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people holding hands in a circle

More than 50 people from the University of Hawaiʻi at Mānoa community gathered to hold a ceremony for Maui. The gathering on August 14 fronting Hawaiʻi Hall was in response to a call from a group of kumu hula on Maui to support the health, life and restoration of those impacted by the fires. Community member Nawahine Lanzilotti partnered with the Native Hawaiian Place of Learning Advancement Office to organize the gathering.

person playing a bamboo instrument
Ty Kāwika Tengan, ethnic studies and anthropology professor at UH Mānoa, plays the pūʻohe.

“We wanted to hold space to answer up the kāhea (the call) from the kumu on Maui to have our thoughts there and our intentions come together,” said Lanzilotti, who is the founder/CEO of Pulse Oceania and former East-West Center diversity, equity and inclusion coordinator. “It was really amazing to come here and see such a huge group of people come out to share this space. It was really emotional and moving.”

“I think it just reminds us of how many people want to send love and want to have a direction to be intentional about that,” said UH Mānoa Native Hawaiian Affairs Program Officer Punihei Lipe. “That’s one of the special things about Hawaiʻi.”

More on how to help Maui ʻohana and the Maui wildfires.

Lipe added, “That’s one of the great things about, for example, becoming a Native Hawaiian Place of Learning. You don’t have to be Hawaiian to feel like ‘yes, please help me direct my love to Maui.’ This practice of sending intention is something that we can invite everyone into.”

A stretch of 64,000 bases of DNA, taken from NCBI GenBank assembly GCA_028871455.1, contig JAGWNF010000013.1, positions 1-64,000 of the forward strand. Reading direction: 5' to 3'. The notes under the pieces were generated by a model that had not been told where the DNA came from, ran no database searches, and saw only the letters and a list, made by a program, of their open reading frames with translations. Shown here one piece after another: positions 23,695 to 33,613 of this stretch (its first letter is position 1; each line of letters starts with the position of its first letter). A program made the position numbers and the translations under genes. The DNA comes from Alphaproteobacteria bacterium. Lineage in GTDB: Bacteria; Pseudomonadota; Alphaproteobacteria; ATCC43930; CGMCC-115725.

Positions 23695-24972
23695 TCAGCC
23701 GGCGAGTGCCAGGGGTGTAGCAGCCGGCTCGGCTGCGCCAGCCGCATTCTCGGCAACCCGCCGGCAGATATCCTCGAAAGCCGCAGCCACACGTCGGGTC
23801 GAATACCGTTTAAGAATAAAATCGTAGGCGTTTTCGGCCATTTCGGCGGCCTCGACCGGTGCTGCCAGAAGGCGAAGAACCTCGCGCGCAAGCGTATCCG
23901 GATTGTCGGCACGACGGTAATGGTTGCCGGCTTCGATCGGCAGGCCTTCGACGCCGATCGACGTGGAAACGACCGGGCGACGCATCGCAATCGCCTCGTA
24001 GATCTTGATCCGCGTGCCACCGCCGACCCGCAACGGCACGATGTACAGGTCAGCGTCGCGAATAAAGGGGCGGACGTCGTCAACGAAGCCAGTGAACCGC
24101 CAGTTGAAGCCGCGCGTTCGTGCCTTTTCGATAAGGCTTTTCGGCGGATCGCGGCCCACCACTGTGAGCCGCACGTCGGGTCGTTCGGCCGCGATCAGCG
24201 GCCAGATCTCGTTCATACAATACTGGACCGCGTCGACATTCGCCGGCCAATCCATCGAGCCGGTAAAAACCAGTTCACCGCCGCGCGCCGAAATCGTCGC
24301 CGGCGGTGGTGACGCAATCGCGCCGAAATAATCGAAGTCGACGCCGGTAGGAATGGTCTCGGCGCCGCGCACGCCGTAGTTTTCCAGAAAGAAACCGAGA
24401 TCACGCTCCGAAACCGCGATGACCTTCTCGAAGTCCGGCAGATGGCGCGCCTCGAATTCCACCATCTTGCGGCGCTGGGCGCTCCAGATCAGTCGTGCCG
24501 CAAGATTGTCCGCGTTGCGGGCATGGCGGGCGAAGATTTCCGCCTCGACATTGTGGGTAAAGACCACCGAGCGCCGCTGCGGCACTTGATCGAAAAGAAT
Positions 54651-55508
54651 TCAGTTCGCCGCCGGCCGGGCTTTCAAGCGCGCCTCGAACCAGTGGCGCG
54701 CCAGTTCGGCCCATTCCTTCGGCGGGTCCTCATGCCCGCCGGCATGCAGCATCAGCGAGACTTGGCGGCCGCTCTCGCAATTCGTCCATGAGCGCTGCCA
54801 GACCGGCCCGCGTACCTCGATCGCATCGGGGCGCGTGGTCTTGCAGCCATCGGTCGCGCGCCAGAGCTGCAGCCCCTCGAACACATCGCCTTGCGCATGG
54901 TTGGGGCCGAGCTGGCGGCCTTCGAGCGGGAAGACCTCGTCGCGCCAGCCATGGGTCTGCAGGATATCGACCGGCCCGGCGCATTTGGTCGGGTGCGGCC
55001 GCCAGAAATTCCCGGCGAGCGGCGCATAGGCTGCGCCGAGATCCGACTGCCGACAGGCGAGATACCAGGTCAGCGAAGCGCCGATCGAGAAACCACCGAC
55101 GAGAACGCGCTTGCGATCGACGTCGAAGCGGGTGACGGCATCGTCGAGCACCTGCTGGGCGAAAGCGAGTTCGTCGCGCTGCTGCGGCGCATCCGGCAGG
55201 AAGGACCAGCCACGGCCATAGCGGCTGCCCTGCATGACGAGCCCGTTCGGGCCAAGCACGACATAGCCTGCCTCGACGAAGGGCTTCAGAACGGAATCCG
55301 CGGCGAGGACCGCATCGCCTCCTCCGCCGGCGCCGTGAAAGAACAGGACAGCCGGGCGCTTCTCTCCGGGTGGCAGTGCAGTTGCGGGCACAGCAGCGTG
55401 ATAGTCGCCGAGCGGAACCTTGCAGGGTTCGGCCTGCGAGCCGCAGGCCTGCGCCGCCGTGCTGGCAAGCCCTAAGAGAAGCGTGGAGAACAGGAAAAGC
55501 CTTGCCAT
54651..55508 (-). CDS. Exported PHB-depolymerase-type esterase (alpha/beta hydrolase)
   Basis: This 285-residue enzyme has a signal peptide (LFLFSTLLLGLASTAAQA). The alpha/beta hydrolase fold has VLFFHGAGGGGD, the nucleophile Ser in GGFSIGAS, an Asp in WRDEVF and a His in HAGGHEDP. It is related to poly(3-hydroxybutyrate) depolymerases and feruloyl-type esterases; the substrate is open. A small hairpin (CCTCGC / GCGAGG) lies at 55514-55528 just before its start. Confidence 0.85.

Among the oli (chants) included:

  • E Hō Mai
  • ʻAumākua
  • E Kānehoalani Ē
  • E Kāne Ē
  • Lonokūlani

Lanzilotti added, “As we were putting out our kāhea for today, we were receiving messages from cousins on the continent in New York saying we’ll be meeting up at 6 p.m. Eastern time to meet with you all throughout the week. You can feel everyone is with Maui.”

people holding hands and standing in a circle

This ceremony will continue every day at noon during this anahulu (period of 10 days), which began on August 13 and will run until August 22, as requested by kumu hula of Maui: Hōkūlani Holt, Kealiʻi Reichel, Kahulu Maluo-Pearson and Cody Pueo Pata.

Visit the Native Hawaiian Place of Learning Advancement Office’s website for a QR code with links to recordings and the words of the mele. Participants are welcome to bring their instruments and pūʻohe (Hawaiian bamboo trumpet).

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